So after eleven days of unsatisfyingly building up to it, the day of reckoning has finally arrived. On this day, the last 12 Days posting day, only one idea came to mind as far as post ideas go: My greatest anime discovery of the year that I found through sheer luck. But really, this is a vain attempt to differentiate myself from Marower, who had the sheer audacity to steal my post idea before it even crossed my mind. So yes, that clumsy preface is my short way of saying that Aria is one of the best series I’ve ever watched, and definitely the best thing that I’ve discovered all year. And this is going to be a post on that.
Aria is a slice of life unlike any other slice of life. Its unique way of emphasizing the wonders of ordinary occurrences isn’t shared amongst its ilk, making this one of the most irritatingly optimistic series of its kind, and easily one of the best to get lost in. It also helps that it follows three gondolier friends and their mentors, who work for three different companies on terraformed Mars. It manages to make even that seem absolutely pedestrian yet wondrous through a clever mix of genuinely good character development, mostly with the savant-like Alice and the insecure Aika, and amazing atmosphere that practically puts the viewer into a coma with its soothing aura.
However, it manages the daunting task of keeping this up for fifty-two episodes and one OAV, divided over the course of three series. It’s this division that lets Aria play up its strengths while firmly ignoring what few weaknesses the show has.
The first in line is Aria the Animation, probably the weakest of the trilogy. It’s hardly weak in the traditional sense, since even its meager offerings are pretty strong in contrast with many other shows. If taken on its own, it’d be a damn good series, but when compared to its successors, it’s incredibly shallow. Yet, it’s required viewing to continue onward.
Aria the Natural, possibly my favorite of the trilogy, follows on the footsteps of the Animation. While the Animation seeks to establish the world of Neo Venezia and our cast of gondoliers, the Natural takes its ample twenty-six episode runtime to flesh out the world and occasionally delve into the supernatural involving Cait Sith, the cat that rules over the rest of the city’s cats. These episodes serve as fever dream-like diversions when compared with the show’s ordinary fare, but they give the world a more mysterious undercurrent that’s not hard to enjoy. This is the point that I went from just thinking it was a neat series to knowing that this is the best thing that I’ve watched all year… yes, even better than Penguindrum.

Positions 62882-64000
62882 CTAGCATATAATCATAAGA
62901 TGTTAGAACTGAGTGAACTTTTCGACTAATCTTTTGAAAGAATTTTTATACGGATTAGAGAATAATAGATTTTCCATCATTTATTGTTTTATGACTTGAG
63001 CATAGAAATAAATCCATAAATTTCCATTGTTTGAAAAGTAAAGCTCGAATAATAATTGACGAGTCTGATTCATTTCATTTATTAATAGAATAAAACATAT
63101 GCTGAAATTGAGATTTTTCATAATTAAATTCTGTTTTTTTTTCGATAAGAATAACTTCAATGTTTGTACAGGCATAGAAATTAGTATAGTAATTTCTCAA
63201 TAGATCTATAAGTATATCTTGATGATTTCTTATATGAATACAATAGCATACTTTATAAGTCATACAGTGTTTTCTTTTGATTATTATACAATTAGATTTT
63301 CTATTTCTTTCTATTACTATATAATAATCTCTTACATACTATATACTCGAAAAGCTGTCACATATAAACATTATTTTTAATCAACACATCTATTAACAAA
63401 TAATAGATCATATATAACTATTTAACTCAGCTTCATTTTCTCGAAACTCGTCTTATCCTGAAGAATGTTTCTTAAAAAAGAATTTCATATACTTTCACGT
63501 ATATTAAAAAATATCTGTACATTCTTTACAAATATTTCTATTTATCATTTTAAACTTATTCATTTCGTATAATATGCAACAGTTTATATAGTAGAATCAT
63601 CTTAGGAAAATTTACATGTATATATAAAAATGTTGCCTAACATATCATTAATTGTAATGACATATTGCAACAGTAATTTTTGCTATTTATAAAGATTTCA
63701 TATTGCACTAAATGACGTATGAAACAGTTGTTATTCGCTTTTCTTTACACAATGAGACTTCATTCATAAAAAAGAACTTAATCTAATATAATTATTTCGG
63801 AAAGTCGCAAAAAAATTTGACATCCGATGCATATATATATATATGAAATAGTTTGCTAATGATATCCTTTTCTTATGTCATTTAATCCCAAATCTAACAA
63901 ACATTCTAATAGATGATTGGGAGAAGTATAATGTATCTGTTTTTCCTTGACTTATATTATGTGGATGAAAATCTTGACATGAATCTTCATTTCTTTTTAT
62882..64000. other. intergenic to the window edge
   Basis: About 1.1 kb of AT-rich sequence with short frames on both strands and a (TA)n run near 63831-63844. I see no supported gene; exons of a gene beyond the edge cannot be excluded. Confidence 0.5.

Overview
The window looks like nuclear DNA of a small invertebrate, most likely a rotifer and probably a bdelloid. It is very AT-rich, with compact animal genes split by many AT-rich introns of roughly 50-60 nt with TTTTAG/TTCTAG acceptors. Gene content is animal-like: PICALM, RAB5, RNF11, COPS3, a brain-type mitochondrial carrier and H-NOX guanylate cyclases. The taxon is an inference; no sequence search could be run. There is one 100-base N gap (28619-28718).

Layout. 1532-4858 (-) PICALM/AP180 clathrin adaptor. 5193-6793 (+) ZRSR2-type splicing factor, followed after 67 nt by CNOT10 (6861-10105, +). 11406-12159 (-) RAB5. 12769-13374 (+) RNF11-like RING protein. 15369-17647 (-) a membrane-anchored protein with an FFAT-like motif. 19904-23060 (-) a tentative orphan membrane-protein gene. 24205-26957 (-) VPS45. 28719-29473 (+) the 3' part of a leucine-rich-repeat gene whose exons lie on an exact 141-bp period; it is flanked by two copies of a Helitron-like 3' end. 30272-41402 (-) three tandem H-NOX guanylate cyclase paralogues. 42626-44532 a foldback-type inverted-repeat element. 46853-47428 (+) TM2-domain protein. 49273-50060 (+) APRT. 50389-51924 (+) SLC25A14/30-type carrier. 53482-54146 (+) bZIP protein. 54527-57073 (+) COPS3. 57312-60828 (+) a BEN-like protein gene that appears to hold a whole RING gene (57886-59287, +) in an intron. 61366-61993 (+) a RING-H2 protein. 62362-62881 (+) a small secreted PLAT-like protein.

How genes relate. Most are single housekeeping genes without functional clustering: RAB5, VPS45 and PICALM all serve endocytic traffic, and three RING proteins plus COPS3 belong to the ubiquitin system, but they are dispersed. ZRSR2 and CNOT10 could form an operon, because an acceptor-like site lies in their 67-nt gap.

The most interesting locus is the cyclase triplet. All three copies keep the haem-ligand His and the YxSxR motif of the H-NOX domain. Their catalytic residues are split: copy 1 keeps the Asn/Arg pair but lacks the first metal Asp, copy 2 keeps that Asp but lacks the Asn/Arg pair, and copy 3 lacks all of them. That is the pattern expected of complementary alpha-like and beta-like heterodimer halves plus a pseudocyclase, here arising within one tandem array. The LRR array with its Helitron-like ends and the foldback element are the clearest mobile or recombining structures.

Finally comes everyone else’s favorite, the Origination. While the other two series give the world of Aqua and Neo Venezia personality of its own, this final series focuses solely on our three gondoliers and their bid to become full-fledged tour guides. It provided an unexpected conclusion to a series that would have easily gotten by without it, a conclusion that I never felt very welcoming toward. But, as has been stated many times before, all good things must come to an end; even the great. What keeps the Origination from being my favorite of the three is that sense of finality. There’s still that undeniable charm and peacefully positive energy of the first two entries, but that looming finish line makes crossing it a bittersweet moment.
If it felt like I’m all over the place here, it’s because it’s so dreadfully painful to review something that you either love or hate. You’ll know whether you like it or not based on the first episode and nothing will every sway you from feeling that way. Personally, I fell in love with Aria. So much so that I think my friends must have figured that my brain had permanently melted into a grey paste by the end of the series. I still have the soundtracks to all three series on constant rotation and paid handsomely for a sketch of Akari.
I really don’t know why I like this show so damn much. Maybe it’s that wonderful atmosphere, but something has sunk its hooks into me. Hell, I’m fairly convinced that if put in the right hands, Aria as a whole could make a fairly successful, nonviolent religious cult based around it. What strikes me as odd is that despite absolutely adoring it, each individual element really isn’t that great. Looking at the story, the characters, the animation… pretty much everything but the sound from a critical standpoint is next to impossible without noticing some seriously lacking elements. Okay, not the story, since this is slice of life. I guess that excludes it from needing story criteria.
Aria is far and away the most engrossing, engaging, downright emotionally manipulative series I think I’ve ever come across, and it doesn’t even have to put in much effort to manage that. It isn’t without its flaws, and I’m pretty sure that it makes everybody who enjoys it into this much of an incomprehensible mess when talking about it, but Aria really is like nothing else you’ll ever see in anime. It doesn’t exist to gather ratings, sell merchandise, or deliver an intense plot; Aria simply is.
And now, I do think it’s time to watch this show again, see if I can remember why it’s so damn wonderful. Long story short, if you haven’t seen it yet and can stand a show with glacial pacing that nonetheless draws you in, Aria’s perfect. If not, then nothing will change your mind and you should look elsewhere for your kicks, like Mawaru Penguindrum.
Well readers, it’s been a blast writing these posts for the past twelve days. To those who have read all of them, I wish you the best. To those who read less than all twelve, I wish you slightly less than the best, but a wonderful time nonetheless. And to everyone regardless of whether they’ve read this or not (And disregarding their inability to see this then), I wish you a merry Christmas.